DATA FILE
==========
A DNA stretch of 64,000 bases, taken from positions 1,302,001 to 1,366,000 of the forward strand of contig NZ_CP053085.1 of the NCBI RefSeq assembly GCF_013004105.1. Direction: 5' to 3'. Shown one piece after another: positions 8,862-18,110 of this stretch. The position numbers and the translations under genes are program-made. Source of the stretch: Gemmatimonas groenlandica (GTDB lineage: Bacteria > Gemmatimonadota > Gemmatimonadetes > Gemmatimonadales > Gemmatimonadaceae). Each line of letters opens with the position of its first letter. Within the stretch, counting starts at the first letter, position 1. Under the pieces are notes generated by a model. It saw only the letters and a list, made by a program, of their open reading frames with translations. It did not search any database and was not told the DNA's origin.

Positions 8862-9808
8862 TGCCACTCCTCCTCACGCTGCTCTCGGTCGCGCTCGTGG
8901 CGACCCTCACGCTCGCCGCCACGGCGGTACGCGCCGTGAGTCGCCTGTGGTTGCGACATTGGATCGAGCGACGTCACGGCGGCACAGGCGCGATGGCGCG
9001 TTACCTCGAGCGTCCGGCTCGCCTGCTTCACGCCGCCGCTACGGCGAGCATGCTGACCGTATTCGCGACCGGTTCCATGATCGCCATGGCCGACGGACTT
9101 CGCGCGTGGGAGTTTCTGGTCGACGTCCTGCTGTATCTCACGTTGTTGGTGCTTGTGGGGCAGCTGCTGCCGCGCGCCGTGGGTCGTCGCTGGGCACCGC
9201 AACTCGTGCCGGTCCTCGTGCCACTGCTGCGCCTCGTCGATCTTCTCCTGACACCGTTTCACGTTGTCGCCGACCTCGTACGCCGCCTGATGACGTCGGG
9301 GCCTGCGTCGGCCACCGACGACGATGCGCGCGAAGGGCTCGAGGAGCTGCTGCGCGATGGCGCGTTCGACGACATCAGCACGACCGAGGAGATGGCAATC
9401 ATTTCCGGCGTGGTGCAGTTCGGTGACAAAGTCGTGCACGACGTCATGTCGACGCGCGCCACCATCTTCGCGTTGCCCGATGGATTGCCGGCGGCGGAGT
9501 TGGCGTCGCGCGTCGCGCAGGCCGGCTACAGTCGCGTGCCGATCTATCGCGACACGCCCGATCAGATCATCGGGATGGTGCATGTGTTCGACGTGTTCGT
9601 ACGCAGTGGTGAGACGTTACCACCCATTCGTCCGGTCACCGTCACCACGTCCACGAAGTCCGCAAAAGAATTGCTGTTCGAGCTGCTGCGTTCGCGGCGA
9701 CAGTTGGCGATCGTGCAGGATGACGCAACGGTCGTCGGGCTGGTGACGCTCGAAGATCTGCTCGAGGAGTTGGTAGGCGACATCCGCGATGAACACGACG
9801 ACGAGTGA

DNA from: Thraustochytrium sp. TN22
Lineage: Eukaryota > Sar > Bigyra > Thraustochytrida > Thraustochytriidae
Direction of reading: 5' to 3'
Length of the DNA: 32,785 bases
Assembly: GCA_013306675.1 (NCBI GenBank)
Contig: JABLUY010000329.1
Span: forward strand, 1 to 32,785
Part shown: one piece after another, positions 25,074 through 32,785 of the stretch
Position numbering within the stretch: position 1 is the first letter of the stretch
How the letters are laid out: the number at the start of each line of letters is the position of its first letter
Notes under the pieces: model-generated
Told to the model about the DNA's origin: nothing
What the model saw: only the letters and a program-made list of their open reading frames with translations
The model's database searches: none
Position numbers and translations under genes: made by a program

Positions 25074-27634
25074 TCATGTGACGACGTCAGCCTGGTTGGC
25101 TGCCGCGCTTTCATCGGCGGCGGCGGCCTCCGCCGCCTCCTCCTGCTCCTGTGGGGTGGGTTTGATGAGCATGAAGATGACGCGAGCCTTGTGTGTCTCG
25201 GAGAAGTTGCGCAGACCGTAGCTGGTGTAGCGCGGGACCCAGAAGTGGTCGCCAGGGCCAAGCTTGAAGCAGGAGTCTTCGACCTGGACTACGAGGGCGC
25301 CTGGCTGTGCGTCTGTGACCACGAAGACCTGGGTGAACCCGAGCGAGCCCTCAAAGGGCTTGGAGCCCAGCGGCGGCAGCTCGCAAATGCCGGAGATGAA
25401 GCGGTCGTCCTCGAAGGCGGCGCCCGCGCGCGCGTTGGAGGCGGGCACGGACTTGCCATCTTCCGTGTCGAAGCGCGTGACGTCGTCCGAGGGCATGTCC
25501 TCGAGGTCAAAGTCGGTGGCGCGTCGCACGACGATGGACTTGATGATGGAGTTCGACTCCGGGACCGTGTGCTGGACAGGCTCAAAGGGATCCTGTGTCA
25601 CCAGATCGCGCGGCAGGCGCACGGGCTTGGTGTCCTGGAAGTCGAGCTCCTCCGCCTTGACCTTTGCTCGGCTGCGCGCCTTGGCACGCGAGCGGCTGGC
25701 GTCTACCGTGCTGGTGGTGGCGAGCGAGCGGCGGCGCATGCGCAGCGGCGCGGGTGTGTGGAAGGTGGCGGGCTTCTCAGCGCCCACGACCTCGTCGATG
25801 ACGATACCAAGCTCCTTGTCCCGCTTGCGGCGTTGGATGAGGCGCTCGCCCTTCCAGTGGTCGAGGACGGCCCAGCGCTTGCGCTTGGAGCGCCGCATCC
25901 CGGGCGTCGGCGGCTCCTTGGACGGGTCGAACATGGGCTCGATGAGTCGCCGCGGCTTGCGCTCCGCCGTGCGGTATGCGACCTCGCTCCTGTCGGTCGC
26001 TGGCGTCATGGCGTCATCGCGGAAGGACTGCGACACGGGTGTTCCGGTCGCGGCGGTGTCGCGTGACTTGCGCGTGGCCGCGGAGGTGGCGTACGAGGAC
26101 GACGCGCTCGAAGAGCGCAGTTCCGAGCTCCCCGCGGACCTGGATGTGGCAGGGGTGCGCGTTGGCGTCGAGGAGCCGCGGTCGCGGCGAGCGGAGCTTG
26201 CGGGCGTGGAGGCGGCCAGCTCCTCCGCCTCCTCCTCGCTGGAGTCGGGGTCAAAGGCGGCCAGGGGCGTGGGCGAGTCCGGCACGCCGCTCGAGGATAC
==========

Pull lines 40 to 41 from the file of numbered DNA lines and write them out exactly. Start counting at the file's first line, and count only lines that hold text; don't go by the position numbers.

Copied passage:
26001 TGGCGTCATGGCGTCATCGCGGAAGGACTGCGACACGGGTGTTCCGGTCGCGGCGGTGTCGCGTGACTTGCGCGTGGCCGCGGAGGTGGCGTACGAGGAC
26101 GACGCGCTCGAAGAGCGCAGTTCCGAGCTCCCCGCGGACCTGGATGTGGCAGGGGTGCGCGTTGGCGTCGAGGAGCCGCGGTCGCGGCGAGCGGAGCTTG